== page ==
Sunday, April 8, 2012

Opening Day Of Trout Approaches

Sunday, April 8, 2012

Opening day of trout season Saturday will find some anglers standing in the same place they were last year, and the year before that and the year before that.
That`s part of the tradition.
But if you`re undecided about whether to fish, or where to go or what to do when you get there, here are some things to consider:
Think big early
Are big fish important to you?
The Pennsylvania Fish and Boat Commission stocks 8,500 trophy golden trout and 20,000 brook, brown and rainbow trout brooders annually. They average 16 to 20 inches long and sometimes go as big as 24. Notably, 70 percent of them are stocked for opening day.
"So, yes, the first week is your best time to catch something that`s bigger than average," said Tom Greene, coldwater unit leader for the Fish and Boat Commission.
Stocking dates
When was the waterway you`re looking at last stocked?
Typically, lakes and streams lose about 1 percent of their trout — to natural causes, predation, movement or poaching — each day after being stocked, said Rick Lorson, the commission`s fisheries manager in Somerset. That means a waterway stocked one week before the opener will have more fish than one stocked with a similar number of trout three weeks earlier, Lorson said.
Types of trout
What kind of trout do you want to catch?
The commission often puts more than one kind of trout in the same waterway. But, as a general rule, lakes get mostly rainbows, while streams in the Laurel Highlands get a lot of brooks and browns and those in Allegheny County and points west get browns and rainbows.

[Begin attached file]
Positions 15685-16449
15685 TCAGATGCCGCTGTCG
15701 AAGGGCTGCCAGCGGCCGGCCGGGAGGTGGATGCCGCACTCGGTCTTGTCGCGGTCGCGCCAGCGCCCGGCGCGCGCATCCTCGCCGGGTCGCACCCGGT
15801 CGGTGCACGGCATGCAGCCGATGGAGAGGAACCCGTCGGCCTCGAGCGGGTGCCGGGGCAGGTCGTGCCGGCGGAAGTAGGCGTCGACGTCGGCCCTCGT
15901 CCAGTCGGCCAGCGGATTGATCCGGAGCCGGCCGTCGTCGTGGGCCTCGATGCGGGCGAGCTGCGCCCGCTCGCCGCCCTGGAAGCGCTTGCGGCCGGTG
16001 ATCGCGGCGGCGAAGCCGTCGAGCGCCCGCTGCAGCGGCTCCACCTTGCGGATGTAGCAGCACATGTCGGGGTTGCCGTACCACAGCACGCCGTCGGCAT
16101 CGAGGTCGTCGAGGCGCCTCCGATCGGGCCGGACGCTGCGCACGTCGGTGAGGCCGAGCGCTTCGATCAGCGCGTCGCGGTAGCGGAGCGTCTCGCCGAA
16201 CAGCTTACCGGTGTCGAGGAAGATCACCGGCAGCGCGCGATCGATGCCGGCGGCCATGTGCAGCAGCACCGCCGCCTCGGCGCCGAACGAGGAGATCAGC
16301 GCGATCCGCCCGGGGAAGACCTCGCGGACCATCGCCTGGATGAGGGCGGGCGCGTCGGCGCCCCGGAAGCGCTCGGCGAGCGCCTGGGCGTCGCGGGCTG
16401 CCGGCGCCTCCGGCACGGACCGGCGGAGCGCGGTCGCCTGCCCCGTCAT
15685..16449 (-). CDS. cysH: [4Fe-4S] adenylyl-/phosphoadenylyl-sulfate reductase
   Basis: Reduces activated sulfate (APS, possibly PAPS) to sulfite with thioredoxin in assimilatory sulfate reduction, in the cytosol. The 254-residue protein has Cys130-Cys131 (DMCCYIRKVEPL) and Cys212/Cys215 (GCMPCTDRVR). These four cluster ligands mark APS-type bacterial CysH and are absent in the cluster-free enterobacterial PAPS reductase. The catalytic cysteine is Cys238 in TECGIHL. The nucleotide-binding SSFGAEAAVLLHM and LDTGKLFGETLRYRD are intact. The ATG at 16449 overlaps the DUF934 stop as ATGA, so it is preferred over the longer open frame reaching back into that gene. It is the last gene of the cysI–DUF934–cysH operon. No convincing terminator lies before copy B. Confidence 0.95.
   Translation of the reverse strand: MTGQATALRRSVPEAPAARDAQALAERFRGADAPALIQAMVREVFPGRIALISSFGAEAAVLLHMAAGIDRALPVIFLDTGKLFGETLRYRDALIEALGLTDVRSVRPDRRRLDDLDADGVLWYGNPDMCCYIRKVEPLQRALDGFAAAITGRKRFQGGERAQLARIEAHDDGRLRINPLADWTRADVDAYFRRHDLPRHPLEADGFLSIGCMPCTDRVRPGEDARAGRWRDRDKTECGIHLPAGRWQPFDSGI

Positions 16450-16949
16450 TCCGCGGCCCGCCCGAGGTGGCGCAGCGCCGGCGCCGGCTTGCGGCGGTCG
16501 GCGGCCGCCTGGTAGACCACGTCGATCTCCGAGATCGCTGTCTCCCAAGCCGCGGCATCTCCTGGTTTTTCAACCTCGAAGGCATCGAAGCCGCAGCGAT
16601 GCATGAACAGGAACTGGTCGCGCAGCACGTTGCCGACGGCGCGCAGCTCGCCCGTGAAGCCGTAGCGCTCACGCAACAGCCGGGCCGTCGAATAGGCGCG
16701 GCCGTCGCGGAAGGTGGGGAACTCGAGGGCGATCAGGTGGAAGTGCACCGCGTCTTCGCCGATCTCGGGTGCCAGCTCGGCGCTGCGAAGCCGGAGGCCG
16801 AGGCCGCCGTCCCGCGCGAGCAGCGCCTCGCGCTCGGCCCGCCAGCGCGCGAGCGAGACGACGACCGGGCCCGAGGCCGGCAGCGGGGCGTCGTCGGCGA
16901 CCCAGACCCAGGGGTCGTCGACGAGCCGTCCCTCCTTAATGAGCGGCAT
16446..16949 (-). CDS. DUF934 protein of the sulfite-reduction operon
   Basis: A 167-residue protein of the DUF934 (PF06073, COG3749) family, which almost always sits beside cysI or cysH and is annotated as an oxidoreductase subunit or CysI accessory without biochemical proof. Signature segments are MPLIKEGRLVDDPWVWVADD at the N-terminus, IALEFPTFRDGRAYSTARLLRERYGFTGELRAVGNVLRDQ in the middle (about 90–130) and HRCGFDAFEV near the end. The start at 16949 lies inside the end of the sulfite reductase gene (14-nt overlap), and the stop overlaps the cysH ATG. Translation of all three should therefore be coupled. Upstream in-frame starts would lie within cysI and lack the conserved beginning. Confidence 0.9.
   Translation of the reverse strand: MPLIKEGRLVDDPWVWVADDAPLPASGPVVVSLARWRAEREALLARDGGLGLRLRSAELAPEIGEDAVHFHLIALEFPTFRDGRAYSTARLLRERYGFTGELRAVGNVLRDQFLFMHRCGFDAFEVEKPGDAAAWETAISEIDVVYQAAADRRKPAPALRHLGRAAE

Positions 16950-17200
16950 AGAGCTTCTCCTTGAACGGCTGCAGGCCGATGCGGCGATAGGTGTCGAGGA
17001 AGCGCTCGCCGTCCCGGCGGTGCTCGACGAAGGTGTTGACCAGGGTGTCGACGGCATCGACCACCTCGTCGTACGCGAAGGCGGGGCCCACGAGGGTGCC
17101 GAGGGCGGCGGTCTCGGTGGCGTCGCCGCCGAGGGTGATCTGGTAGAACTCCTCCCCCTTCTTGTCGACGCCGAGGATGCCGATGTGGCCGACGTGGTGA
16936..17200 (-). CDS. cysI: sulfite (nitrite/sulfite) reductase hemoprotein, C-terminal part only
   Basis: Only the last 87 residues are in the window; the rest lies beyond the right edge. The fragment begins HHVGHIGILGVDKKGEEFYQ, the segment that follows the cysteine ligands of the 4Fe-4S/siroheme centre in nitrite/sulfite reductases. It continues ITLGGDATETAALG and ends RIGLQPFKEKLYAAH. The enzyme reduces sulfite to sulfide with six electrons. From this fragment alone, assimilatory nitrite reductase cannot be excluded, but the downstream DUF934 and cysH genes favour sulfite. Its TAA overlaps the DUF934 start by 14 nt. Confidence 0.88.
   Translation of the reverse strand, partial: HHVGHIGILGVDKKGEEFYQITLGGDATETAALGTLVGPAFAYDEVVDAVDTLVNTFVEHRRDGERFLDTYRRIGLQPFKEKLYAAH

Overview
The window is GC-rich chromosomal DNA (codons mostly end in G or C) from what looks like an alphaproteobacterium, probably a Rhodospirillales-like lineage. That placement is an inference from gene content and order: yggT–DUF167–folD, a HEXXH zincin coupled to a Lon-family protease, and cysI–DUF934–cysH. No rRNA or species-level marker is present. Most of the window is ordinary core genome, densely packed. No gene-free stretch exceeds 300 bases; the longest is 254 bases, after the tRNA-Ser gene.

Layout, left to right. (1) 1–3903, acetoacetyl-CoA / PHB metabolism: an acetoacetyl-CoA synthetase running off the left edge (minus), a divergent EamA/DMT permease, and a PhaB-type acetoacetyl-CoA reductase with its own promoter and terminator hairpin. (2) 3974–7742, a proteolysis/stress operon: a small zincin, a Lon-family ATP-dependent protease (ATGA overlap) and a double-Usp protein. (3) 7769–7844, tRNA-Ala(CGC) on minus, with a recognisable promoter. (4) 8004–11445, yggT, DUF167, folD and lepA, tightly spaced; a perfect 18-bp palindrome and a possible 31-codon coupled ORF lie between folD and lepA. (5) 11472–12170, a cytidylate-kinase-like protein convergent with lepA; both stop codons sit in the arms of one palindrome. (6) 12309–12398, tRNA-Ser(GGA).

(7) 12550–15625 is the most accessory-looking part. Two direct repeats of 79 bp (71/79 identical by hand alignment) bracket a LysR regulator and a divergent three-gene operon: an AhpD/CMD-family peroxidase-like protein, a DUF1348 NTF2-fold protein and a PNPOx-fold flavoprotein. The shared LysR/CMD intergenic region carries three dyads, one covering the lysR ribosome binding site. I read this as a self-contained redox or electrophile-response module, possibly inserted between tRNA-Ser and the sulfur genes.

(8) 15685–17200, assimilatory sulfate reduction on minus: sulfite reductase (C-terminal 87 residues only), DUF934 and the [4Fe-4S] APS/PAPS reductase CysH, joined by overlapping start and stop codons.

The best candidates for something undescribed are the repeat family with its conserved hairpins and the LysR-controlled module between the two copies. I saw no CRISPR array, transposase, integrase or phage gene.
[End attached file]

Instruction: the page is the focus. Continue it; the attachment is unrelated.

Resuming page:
Of the three, brook trout are the easiest to catch, browns the hardest, Lorson said. That makes brookie streams good bets early in the season, brownie streams good later.
Solitude or socialization
Is your priority solitude or camaraderie?
If it`s the former, look at the stocking list and pick a short stream in a rural area that gets just one load of fish. The commission stocks trout on a per-acre basis, with more fish put more often in waters near population centers. If a stream is getting few fish, that means it also sees relatively few anglers, Lorson said.
But if you prefer company — and often more parking, easier access, facilities like restrooms and even special services — consider lakes. At Keystone State Park, for example, its Friends group, which raises money for projects like developing fish habitat, will staff a concession stand at the boat rental Saturday. Between 6 a.m. and 5 p.m., anglers can get a cup of coffee, a sandwich or snacks for the kids.
"It`s a lot of fun for us. And I think the fishermen really appreciate it, too," said Pam McQuistan, the park`s environmental educator.
Move and wait
Most stocked trout don`t venture more than a few hundred yards from where they were released, Lorson said. So if you`re not catching fish and someone up or downstream is, move in when they leave, he said. Just don`t give up.
"The fish are going to be there," he said. "Sometimes it just takes patience."

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